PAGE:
Let Google Do The Typing For You With Voice Typing

I’m not sure how long this tool has been around but I just learned about it today and I’m in love already. Google Voice Typing allows you to open a Google Doc and speak into a microphone and let Google do the typing for you. As a matter of fact I’m writing this blog post in a Google Doc first using the voice typing command.

All you need to do is open a Google Doc, go into Tools and choose Voice Typing. This will then bring up an icon of a microphone on the side of the doc. Whenever you’re ready to start typing just click on the icon and begin speaking into the microphone. As of now, I believe this tool is only available in the Docs part of Google Drive.

Here is an example of what some of the blog post looked like before I did some corrections.Google Voice Example   This was taken at the beginning of writing the post, and as you can see I did make some changes.  But overall, it worked beautifully.


  • For anyone with a learning disability, such as dyslexia, it allows them to type without having to make as many spelling mistakes that can often accompany this type of disability.
  • For those with carpal tunnel, it can also help alleviate some of the symptoms as you will be typing less.
  • It works when outlining, planning, and writing papers.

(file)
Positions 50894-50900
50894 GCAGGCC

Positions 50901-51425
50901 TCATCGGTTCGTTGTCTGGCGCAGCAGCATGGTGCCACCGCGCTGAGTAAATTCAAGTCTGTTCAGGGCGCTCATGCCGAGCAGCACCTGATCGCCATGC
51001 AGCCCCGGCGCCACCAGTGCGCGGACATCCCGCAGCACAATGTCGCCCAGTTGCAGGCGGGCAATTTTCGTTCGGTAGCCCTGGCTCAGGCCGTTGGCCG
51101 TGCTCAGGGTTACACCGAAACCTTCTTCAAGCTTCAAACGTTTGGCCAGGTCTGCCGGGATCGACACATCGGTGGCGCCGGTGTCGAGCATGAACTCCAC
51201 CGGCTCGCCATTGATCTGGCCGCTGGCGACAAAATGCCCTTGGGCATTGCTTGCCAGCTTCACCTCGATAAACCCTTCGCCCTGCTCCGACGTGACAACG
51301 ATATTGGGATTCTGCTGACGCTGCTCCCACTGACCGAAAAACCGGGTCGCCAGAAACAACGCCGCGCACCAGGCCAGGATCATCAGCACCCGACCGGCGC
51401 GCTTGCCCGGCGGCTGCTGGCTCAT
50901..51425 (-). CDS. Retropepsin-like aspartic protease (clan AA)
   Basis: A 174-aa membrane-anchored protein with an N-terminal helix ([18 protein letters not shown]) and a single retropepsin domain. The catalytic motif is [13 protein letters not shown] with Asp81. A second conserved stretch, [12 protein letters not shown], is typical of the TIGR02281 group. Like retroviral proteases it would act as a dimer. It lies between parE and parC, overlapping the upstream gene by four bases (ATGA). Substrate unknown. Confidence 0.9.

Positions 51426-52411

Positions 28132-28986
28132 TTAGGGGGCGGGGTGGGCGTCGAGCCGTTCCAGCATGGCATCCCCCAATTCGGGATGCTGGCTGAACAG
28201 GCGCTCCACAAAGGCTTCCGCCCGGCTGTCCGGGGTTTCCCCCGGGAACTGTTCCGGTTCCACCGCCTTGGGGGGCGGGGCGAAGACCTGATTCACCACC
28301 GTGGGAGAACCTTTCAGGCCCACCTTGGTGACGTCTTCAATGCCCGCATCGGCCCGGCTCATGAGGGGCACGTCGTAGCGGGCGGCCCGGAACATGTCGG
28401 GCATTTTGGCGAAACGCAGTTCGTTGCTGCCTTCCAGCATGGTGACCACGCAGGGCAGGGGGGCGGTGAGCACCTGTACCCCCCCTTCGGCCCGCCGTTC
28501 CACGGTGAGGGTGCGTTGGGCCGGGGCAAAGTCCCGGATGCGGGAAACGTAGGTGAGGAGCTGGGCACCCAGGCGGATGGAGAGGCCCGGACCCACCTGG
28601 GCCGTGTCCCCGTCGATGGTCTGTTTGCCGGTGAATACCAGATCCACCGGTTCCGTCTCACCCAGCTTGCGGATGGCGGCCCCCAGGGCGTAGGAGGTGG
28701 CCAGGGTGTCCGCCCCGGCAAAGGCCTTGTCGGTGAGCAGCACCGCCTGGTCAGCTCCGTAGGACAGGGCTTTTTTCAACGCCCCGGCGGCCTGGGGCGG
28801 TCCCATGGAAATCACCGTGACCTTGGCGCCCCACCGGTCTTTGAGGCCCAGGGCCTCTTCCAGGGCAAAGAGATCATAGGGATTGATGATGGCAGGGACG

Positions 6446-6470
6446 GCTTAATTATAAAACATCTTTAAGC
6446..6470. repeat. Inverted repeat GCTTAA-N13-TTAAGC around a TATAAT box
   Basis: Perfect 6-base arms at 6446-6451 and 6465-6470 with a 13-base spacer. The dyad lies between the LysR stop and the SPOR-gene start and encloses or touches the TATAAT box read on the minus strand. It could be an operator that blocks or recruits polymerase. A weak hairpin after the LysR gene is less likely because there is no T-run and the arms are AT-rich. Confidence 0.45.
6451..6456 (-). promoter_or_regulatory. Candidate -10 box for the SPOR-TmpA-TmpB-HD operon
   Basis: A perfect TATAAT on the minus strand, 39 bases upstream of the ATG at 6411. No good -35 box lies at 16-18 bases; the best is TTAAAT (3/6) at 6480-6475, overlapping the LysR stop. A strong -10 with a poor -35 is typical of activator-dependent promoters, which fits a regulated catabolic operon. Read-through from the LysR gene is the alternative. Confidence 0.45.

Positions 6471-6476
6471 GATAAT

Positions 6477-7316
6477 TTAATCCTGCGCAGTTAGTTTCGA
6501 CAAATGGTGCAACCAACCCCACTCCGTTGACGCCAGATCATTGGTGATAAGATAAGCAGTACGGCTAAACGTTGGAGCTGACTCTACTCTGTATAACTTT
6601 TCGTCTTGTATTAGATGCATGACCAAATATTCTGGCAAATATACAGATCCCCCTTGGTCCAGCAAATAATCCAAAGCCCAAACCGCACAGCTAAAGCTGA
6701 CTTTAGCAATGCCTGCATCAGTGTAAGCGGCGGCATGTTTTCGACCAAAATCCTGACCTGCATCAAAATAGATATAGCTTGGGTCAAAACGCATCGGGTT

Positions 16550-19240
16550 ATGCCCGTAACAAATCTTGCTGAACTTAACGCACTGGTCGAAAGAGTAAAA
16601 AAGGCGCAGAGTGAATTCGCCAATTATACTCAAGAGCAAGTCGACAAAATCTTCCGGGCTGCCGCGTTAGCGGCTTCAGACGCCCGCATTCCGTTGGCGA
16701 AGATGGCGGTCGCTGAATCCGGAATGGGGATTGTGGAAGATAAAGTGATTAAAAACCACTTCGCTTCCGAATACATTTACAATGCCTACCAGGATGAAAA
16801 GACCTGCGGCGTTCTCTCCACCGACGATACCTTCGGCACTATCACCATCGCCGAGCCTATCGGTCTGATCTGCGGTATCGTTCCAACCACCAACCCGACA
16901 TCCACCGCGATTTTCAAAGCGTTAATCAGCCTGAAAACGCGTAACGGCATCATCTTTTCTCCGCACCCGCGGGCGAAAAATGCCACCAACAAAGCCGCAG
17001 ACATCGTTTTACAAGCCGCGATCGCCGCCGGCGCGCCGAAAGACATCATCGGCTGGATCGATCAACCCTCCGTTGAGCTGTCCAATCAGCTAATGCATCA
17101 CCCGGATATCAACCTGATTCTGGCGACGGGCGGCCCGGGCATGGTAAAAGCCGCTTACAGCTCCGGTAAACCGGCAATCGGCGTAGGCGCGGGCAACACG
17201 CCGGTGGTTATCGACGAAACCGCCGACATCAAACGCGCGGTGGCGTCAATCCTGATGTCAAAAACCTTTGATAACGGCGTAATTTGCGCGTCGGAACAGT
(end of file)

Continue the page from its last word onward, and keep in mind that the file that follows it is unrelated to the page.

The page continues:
• Use it when writing email where you could write the email in Google Docs and copy it into your regular email. This is particularly helpful for long emails or emails where you need to go into a detailed explanation.
  • I think it’s fabulous for brainstorming as you can just speak your ideas and not feel the need to type every single thing that you’re thinking.
  • I’ve tested it as a way to create a transcript for a video lecture that you might be creating for your class. In my test I opened up Screencast-o-matic, which is a tool that will capture your desktop, and then opened a Google Doc and triggered the voice tool. Once I began the recording of my screen and microphone I then just went back and clicked on the microphone icon in my Google Doc, in order for it to transcribe everything I said. Using this, I was able to explain the slide as I normally would when lecturing and as I was recording the lecture, Google Doc was typing what I said. (Tutorial will be coming soon.)
  • Lastly, I’m curious to see how well it would do taking notes, in a meeting for instance.

Can you think of any other uses? If so, share in the comments!



Things To Consider:

I do recommend that if you want to use this tool you try a microphone that can maintain an equal distance from your mouth, such as the one that maybe came with your cell phone or a headset mic (that can be checked out from TLT). The better the microphone quality, the more accurate the typing. When speaking, it does recognize punctuation as well as the “new line” command. However, it didn’t seem to understand a few other words such as “delete” or “backspace”, so it will require that you go back through your document when you’re finished. and do some formatting. However, it’s a great way to type a lot of text quickly and easily without a lot of headaches.

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